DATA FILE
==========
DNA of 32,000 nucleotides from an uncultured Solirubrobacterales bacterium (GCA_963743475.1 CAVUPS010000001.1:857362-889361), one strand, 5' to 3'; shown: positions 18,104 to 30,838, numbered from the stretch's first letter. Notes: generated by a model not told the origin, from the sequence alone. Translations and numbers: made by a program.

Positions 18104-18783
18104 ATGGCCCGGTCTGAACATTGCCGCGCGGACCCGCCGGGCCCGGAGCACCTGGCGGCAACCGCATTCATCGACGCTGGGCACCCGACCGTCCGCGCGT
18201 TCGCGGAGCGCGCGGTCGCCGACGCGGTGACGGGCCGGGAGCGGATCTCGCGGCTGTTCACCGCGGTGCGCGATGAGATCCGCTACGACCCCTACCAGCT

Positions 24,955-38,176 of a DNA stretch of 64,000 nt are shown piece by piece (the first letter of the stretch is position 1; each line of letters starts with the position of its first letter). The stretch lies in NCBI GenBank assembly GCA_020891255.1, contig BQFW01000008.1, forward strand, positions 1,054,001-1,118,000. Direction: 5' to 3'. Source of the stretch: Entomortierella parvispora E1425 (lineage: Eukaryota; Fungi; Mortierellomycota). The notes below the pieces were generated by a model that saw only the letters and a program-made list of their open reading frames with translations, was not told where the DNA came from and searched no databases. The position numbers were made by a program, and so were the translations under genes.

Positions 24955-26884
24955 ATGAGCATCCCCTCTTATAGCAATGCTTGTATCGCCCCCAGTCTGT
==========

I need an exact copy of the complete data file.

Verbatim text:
DNA of 32,000 nucleotides from an uncultured Solirubrobacterales bacterium (GCA_963743475.1 CAVUPS010000001.1:857362-889361), one strand, 5' to 3'; shown: positions 18,104 to 30,838, numbered from the stretch's first letter. Notes: generated by a model not told the origin, from the sequence alone. Translations and numbers: made by a program.

Positions 18104-18783
18104 ATGGCCCGGTCTGAACATTGCCGCGCGGACCCGCCGGGCCCGGAGCACCTGGCGGCAACCGCATTCATCGACGCTGGGCACCCGACCGTCCGCGCGT
18201 TCGCGGAGCGCGCGGTCGCCGACGCGGTGACGGGCCGGGAGCGGATCTCGCGGCTGTTCACCGCGGTGCGCGATGAGATCCGCTACGACCCCTACCAGCT

Positions 24,955-38,176 of a DNA stretch of 64,000 nt are shown piece by piece (the first letter of the stretch is position 1; each line of letters starts with the position of its first letter). The stretch lies in NCBI GenBank assembly GCA_020891255.1, contig BQFW01000008.1, forward strand, positions 1,054,001-1,118,000. Direction: 5' to 3'. Source of the stretch: Entomortierella parvispora E1425 (lineage: Eukaryota; Fungi; Mortierellomycota). The notes below the pieces were generated by a model that saw only the letters and a program-made list of their open reading frames with translations, was not told where the DNA came from and searched no databases. The position numbers were made by a program, and so were the translations under genes.

Positions 24955-26884
24955 ATGAGCATCCCCTCTTATAGCAATGCTTGTATCGCCCCCAGTCTGT